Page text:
As Street Food Dies, One Remains


Photo by Cheryl Lu-Lien Tan

In the sweltering sun, a portly man slowly wheels a wooden cart along a grid of narrow, concrete pathways in Singapore's Tiong Bahru neighborhood, stopping only to bellow, "Sataaay! Sataaay!"

Instantly, men and women start surfacing from the surrounding warren of apartment buildings. The satay man begins pulling out sticks, generously threaded with pieces of marinated pork interspersed with hefty chunks of fat. And the grilling begins.

The air fills with the crackling sounds of pork sizzling, fat dripping, on the hot coals in the small grill attached to the back of his cart. And the smell of charred pork soon becomes so intoxicating it's all you can do to stop yourself from gnawing at your own arm to stave the hunger.

The most noteworthy thing about this satay man is the fact that he exists at all.

At Singapore 40 cents (U.S. 29 cents) a stick, this man's satay is a relative bargain--especially since it comes with a generous helping of the spicy peanut sauce spiked with sweet, crushed pineapple that is the hallmark of Hainanese-style satay. (This Chinese version differs from the much more ubiquitous Malay-style satay commonly found in the U.S. in that it's made with pork and comes with the sweetened sauce.)

But the most noteworthy thing about this satay man is the fact that he exists at all. While mobile hawkers like him once filled the streets of Singapore, selling anything from curry puffs to complex soup noodle dishes from carts or trishaw-propelled stalls, they've all but disappeared in this hyper-modernized country.

"They are non-existent now, except for a few illegal ones in Geylang (Singapore's main red-light district) and some really old housing estates," says KF Seetoh, Singapore food TV host and creator of its Makansutra hawker guide.

These vendors have been part of Singapore's history since its time as a British colony in the early 19th Century. Dr. Mark Emmanuel, an assistant history professor at the National University of Singapore, notes that these hawkers survived and flourished even during the Japanese Occupation of Singapore in the 1940s. In fact, the Japanese propaganda magazine, Syonan Gaho, in 1942 featured a hawker stall as part of a portrait of normal life in occupied Singapore, he says, adding that a government survey in 1948 recorded 7,000 hawkers and up to an estimated 20,000 illegal hawkers in the country at the time.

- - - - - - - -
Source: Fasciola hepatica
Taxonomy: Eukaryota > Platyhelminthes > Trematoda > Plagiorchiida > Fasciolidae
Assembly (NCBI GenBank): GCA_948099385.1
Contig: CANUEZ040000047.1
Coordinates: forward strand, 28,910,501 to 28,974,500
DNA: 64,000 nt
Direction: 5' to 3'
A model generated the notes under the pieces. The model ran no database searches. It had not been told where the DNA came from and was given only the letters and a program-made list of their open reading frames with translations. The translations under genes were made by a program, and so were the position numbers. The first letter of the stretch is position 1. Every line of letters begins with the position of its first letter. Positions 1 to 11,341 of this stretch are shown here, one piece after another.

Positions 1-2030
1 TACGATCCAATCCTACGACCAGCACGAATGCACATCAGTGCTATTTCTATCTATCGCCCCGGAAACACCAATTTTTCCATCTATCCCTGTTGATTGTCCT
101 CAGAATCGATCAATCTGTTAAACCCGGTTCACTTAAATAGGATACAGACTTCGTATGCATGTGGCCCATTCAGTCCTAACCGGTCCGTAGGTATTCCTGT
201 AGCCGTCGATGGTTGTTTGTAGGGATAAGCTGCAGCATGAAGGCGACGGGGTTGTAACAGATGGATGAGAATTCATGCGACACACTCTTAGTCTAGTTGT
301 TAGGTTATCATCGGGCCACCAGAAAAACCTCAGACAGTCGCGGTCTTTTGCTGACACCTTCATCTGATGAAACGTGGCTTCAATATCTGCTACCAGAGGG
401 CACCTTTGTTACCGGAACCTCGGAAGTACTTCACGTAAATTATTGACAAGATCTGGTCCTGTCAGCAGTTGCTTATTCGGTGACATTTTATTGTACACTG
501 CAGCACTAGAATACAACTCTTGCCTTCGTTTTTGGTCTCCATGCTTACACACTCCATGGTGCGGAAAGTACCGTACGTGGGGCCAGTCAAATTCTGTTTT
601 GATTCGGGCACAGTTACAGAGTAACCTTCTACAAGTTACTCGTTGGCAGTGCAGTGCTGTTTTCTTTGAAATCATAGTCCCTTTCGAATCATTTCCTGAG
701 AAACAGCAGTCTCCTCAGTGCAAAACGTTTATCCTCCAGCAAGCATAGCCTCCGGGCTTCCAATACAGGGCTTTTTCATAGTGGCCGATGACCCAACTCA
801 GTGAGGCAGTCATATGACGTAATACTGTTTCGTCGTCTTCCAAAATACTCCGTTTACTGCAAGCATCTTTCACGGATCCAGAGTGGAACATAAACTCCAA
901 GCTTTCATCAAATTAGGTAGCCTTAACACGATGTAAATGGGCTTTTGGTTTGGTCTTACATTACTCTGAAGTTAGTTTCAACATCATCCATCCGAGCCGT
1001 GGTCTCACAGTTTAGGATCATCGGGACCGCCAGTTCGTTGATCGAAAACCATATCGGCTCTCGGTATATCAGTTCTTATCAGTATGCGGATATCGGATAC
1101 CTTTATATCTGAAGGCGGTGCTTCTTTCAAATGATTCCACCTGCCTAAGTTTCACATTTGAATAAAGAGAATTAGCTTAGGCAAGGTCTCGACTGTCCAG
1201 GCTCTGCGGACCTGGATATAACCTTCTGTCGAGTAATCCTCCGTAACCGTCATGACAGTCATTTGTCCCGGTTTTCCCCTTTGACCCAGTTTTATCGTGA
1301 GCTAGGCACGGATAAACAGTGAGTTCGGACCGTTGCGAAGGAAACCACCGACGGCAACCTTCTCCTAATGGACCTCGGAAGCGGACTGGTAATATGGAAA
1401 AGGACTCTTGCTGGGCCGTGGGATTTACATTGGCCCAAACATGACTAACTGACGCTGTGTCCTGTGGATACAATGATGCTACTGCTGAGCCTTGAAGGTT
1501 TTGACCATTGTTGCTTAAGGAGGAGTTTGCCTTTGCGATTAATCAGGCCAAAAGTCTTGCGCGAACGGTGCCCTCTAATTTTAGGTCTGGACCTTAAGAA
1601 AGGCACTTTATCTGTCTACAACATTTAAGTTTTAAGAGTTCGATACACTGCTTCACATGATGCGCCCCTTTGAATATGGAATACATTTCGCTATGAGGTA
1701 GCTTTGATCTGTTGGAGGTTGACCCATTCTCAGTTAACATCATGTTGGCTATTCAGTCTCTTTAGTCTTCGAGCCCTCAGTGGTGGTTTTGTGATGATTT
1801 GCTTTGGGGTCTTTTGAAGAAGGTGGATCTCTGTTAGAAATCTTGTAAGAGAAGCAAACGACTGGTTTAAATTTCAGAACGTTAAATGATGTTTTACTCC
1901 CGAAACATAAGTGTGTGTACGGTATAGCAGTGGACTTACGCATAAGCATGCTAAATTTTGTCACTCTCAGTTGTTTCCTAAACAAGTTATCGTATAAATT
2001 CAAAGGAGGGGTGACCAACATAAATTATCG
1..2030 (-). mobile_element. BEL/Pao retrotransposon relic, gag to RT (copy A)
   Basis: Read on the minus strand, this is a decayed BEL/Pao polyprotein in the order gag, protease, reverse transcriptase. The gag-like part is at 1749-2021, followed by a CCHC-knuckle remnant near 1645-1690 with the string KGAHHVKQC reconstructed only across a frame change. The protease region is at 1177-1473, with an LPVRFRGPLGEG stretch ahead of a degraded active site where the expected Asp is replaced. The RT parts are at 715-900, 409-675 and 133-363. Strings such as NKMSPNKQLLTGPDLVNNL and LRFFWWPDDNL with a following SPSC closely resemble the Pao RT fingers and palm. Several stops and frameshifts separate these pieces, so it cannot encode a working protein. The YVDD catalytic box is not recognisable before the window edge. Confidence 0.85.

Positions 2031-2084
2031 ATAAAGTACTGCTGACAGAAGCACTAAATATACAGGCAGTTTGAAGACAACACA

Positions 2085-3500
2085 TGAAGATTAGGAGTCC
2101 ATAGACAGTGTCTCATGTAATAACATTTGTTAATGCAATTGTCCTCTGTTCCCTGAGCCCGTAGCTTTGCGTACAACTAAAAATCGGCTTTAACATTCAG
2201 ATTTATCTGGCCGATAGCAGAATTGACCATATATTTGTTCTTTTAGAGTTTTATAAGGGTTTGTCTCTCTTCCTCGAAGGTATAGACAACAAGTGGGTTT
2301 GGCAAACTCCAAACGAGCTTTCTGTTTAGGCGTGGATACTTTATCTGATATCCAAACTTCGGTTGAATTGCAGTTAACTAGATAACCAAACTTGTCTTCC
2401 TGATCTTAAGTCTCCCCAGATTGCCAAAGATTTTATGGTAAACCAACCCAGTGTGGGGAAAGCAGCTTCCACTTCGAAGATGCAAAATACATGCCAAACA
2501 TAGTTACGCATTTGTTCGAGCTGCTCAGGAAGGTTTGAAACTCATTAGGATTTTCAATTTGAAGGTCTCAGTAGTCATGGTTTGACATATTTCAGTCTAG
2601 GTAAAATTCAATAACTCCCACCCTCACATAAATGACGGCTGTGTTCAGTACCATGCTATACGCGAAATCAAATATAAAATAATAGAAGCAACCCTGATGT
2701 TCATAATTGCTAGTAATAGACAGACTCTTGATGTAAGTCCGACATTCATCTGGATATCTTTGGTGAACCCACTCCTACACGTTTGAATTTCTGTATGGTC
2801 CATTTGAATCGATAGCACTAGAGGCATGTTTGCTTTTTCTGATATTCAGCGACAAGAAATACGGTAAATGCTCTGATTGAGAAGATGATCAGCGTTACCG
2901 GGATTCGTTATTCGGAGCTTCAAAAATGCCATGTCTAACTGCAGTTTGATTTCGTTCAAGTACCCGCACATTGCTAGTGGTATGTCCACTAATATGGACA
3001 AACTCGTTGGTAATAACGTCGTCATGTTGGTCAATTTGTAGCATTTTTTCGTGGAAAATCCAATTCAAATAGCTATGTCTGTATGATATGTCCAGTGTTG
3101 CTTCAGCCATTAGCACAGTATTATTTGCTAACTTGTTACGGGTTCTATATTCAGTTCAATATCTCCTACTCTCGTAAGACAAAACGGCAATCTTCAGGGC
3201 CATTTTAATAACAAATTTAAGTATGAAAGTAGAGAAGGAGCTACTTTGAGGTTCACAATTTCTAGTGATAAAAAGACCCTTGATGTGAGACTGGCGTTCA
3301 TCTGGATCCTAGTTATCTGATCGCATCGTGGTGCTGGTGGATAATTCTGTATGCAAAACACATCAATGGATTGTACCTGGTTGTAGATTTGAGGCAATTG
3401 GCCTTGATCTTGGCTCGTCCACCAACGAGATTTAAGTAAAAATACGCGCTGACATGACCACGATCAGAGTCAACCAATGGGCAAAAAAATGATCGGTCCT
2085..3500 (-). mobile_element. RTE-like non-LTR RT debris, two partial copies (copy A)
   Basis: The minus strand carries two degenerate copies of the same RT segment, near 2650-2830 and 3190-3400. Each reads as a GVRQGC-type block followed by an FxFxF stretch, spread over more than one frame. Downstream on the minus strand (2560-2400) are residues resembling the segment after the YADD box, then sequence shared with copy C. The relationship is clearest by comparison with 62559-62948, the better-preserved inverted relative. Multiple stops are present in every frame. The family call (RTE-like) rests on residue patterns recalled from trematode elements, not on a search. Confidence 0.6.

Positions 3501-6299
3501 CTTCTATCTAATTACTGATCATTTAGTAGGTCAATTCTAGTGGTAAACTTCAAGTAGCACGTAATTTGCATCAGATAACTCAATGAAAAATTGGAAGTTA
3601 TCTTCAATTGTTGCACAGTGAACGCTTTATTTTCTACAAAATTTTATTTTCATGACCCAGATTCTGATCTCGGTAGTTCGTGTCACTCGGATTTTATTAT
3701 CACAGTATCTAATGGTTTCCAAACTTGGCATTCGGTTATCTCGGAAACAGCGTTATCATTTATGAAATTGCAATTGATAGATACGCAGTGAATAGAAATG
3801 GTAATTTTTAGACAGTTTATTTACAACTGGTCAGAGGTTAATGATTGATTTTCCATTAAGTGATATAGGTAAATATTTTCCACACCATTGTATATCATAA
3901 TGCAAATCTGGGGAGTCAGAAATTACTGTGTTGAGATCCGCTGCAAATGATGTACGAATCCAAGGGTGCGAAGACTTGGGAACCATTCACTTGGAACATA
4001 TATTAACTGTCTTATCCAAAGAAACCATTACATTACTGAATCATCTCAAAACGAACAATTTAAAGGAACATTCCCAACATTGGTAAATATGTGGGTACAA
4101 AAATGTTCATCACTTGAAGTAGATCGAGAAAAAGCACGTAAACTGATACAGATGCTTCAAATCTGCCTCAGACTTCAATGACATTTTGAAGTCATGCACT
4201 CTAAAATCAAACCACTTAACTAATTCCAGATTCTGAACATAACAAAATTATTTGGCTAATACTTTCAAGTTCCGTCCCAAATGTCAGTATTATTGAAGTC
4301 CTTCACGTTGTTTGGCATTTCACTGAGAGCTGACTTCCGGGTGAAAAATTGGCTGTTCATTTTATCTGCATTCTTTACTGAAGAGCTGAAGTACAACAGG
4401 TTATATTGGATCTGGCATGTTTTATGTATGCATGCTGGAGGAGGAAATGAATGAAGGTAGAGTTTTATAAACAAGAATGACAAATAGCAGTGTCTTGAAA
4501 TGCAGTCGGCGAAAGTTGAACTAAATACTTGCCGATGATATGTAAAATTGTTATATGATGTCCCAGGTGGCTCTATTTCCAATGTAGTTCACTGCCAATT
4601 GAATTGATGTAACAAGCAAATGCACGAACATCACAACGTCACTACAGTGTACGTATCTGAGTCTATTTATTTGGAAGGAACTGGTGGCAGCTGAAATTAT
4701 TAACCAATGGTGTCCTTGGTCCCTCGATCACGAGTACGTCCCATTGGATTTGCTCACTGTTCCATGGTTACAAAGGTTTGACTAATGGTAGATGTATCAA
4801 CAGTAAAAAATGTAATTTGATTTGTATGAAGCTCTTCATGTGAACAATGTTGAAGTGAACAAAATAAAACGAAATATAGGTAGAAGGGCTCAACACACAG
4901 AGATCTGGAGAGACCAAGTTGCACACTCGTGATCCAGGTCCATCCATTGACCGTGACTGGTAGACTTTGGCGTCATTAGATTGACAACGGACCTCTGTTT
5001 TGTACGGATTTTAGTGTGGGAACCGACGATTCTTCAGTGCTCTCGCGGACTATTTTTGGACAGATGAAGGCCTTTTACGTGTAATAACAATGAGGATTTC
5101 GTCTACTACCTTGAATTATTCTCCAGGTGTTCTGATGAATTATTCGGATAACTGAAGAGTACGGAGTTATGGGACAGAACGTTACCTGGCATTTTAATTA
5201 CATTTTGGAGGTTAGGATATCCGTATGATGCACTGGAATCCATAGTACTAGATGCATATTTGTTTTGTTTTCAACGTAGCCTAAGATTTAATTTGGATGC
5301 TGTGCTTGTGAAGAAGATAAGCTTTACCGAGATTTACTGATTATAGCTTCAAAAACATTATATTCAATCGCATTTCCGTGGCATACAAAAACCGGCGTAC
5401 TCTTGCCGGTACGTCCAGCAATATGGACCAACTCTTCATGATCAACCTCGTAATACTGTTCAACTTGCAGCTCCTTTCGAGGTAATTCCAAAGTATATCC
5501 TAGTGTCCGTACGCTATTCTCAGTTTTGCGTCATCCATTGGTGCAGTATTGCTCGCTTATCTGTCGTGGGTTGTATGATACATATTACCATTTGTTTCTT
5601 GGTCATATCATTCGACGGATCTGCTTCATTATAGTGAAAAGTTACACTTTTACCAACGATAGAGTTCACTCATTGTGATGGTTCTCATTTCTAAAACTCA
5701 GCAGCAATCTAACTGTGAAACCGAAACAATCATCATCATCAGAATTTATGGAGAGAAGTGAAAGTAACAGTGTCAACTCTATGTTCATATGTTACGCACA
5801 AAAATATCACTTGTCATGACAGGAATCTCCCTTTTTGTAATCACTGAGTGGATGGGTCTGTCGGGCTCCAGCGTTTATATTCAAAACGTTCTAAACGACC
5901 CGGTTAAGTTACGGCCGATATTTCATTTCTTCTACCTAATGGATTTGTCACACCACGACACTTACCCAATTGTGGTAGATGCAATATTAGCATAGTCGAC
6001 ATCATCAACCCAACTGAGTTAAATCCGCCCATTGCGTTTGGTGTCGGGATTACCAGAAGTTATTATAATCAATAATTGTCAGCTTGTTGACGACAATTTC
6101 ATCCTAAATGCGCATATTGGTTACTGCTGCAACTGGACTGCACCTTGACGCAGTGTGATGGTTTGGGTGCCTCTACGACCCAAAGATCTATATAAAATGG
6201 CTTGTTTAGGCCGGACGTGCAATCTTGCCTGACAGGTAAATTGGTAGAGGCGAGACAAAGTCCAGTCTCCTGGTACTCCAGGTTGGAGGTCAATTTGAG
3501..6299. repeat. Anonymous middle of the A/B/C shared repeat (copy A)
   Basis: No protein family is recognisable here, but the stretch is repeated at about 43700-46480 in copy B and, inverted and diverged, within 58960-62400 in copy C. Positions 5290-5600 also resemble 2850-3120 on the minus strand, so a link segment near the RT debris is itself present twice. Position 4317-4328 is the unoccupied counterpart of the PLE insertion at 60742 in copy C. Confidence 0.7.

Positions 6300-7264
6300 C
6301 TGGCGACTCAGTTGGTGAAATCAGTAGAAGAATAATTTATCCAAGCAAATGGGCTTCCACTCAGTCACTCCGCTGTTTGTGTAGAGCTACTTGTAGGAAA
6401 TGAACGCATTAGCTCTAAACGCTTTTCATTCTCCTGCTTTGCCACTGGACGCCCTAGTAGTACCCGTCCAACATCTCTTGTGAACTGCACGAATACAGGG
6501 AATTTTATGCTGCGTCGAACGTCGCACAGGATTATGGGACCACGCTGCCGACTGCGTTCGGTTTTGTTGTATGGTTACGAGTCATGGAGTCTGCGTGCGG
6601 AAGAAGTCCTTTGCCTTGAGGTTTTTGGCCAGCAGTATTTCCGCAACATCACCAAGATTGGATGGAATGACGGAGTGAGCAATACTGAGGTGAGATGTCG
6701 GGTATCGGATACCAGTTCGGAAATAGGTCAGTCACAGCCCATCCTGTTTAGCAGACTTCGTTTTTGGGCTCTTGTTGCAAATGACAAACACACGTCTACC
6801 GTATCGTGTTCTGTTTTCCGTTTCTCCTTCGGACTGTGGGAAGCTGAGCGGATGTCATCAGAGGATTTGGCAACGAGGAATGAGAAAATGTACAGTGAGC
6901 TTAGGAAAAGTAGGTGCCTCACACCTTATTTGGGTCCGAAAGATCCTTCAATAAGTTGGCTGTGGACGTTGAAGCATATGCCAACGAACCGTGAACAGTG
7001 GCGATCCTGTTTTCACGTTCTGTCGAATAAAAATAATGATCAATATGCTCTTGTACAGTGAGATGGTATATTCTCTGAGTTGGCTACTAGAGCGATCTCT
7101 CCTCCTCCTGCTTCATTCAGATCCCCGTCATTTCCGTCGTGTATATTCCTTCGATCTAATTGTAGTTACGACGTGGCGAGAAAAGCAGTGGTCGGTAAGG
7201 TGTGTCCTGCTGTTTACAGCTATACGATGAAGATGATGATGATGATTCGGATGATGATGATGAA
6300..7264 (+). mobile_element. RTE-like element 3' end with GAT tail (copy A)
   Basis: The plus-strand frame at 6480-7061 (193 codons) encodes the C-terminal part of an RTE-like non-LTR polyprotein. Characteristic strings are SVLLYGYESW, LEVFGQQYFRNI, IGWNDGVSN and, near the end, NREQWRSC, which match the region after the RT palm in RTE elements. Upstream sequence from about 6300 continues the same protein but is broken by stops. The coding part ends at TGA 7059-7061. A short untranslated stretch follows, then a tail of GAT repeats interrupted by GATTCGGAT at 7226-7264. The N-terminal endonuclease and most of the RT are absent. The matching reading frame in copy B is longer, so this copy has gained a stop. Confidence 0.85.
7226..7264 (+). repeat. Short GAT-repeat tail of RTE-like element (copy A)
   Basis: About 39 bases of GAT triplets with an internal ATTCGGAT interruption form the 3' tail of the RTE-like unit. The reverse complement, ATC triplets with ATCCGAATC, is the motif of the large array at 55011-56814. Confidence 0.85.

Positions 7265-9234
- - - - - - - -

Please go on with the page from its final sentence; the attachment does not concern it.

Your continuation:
Photo by Cheryl Lu-Lien Tan

The traveling hawkers sold Malay, Chinese and Indian noodle dishes, snacks, and drinks. Some sold dishes from baskets perched on their heads or boxes mounted on the backs of bikes; others hoisted long poles onto their shoulders and dangled two large boxes from the ends of the poles. If the hawker sold a grilled or hot dish, one of the boxes sometimes bore a heavy charcoal stove.

Dr. Emmanuel notes that noodle sellers, who usually announced themselves by hitting two sticks together to make a "tok-tok" sound, were known as the "tok-tok" men. "They usually had larger push carts that could hold a vat of boiling water in order to boil the noodles," he says.

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Cheryl Lu-Lien Tan is a New York-based food and fashion writer. She is the author of the recently released A Tiger In The Kitchen, a food memoir about learning about her family in Singapore by cooking with them.

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